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In a military divorce where you file can make a difference

Active-duty members and spouses of the nation's armed forces are all too familiar with having to relocate often. These families sometimes change locations and military posts several times during the course of serving the country. Most of the time, these relocations proceed as smoothly as possible, but when divorce enters the arena, it can change things dramatically.

If you are a service member or married to one and currently considering divorce, you may want to put some thought into where you file. Military.com reports that many service members and their spouses often have a tough time figuring out where to file for a divorce. The reason for the difficulty is the changing landscape of family law from state to state and not having established residency in any one location. Each state has its own set of laws about divorce and even though they are largely similar, even the smallest difference could affect the outcome.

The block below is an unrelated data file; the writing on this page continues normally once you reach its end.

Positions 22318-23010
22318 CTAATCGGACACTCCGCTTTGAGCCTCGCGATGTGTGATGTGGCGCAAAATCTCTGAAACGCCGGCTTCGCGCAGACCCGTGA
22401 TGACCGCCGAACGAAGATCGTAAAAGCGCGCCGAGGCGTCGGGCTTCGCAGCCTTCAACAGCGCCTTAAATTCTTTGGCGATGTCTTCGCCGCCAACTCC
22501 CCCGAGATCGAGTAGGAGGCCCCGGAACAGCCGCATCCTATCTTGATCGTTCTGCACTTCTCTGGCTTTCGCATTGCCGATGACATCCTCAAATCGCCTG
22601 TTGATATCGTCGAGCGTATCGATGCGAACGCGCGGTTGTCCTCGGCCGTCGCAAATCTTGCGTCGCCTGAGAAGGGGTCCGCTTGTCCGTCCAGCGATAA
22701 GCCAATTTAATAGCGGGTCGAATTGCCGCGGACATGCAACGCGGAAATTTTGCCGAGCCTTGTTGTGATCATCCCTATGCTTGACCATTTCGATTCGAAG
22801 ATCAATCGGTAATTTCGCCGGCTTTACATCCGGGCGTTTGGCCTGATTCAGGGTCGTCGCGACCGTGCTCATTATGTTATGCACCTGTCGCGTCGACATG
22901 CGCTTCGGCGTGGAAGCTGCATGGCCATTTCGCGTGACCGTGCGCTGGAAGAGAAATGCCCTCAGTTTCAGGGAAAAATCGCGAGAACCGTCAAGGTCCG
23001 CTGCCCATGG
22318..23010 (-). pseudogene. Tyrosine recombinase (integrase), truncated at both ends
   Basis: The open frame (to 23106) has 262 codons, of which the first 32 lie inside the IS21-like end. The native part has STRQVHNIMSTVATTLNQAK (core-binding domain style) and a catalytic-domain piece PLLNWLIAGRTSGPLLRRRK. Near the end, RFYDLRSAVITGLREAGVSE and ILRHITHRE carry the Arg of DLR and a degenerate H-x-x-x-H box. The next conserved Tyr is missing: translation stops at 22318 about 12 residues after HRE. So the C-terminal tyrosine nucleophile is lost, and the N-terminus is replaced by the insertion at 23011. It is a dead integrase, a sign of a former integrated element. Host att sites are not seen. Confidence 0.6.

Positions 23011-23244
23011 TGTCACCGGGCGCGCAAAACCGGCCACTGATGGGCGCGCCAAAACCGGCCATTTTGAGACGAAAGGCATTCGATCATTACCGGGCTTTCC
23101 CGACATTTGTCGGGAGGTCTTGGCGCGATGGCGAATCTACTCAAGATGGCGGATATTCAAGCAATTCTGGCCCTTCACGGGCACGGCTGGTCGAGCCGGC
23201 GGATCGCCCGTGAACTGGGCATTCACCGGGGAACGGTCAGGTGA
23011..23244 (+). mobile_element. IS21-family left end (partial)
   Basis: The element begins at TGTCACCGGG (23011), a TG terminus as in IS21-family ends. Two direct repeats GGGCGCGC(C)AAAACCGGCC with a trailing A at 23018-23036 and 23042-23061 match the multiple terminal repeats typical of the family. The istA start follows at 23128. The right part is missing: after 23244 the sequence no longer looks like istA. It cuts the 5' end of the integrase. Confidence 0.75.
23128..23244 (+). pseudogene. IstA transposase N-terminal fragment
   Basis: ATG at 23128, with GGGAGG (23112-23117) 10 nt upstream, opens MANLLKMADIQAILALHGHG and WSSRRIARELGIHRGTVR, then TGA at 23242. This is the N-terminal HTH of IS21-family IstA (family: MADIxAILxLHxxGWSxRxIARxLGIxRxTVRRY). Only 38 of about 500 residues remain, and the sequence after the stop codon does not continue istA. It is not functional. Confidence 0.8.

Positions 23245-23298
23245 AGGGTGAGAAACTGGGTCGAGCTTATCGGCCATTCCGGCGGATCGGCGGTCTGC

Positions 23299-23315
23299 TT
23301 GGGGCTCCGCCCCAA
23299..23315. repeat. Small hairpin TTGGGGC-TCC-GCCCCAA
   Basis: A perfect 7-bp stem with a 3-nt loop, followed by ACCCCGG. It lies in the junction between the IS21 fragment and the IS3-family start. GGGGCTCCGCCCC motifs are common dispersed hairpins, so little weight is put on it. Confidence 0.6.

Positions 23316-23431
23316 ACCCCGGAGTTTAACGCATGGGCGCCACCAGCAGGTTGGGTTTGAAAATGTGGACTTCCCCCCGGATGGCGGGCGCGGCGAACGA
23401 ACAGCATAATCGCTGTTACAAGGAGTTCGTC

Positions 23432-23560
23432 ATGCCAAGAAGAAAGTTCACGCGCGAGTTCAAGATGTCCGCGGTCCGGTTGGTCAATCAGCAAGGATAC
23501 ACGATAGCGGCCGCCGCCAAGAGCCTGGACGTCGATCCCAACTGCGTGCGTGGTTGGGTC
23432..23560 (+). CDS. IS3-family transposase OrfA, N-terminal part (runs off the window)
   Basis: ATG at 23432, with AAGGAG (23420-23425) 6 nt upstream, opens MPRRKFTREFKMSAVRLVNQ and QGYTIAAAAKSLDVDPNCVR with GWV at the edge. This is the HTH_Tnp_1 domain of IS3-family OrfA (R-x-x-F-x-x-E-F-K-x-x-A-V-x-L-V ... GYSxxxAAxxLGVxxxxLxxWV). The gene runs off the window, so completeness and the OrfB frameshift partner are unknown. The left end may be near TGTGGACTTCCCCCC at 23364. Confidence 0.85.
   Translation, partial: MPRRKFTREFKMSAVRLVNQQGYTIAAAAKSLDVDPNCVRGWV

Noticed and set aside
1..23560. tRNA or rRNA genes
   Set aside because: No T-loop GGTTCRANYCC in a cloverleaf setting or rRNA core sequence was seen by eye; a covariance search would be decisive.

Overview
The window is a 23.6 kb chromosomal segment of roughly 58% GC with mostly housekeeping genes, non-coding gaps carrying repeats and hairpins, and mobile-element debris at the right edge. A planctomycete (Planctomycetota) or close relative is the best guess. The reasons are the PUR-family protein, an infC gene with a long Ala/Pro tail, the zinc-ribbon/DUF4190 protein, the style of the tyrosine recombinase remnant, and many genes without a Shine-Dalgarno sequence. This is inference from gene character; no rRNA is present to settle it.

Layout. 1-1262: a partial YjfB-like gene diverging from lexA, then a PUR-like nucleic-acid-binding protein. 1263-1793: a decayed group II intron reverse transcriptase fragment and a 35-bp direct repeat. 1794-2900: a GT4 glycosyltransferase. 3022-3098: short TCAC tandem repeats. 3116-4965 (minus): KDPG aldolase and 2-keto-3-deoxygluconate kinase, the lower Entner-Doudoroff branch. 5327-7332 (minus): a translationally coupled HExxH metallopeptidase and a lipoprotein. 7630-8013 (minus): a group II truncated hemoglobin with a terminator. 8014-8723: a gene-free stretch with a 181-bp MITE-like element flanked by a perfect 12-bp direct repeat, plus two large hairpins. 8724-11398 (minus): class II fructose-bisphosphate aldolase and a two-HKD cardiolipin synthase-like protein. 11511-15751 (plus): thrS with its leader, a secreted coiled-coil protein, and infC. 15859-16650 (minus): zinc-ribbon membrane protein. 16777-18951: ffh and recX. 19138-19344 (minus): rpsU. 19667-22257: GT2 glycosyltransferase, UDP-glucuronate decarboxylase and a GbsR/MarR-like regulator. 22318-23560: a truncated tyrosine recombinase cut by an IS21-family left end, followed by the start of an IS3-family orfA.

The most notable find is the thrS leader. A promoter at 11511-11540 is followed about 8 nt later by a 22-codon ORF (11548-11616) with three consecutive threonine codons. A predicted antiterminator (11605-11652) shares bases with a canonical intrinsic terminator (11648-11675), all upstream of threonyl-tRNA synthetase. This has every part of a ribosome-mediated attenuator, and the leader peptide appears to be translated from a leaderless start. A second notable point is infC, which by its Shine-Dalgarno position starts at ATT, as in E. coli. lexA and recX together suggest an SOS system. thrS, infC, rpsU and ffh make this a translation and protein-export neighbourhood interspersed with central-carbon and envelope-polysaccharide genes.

American military families have a few options at their disposal when filing for divorce. Active-duty members or spouses of members will have to choose a filing state where they have lived, but not necessarily the state in which the armed forces member is currently stationed. For most military divorces, residency can be established by identifying where at least one spouse conducts the majority of his or her day-to-day affairs.

For instance, if one or both spouses maintains a Fort Worth bank account and identification card (driver's license, etc.), they may choose to file for the divorce in Texas. Other factors to consider include potential travel associated with the divorce proceedings as well as the potential cost of filing in a different state.

When both spouses put in the necessary consideration, they may find it easier to make the decision about where to file. Working with a divorce attorney familiar with military family law issues can also help ease the filing process.

Source: Military.com, "Military Divorce: Why Where You File Matters," Rebekah Sanderlin, accessed July 07, 2015

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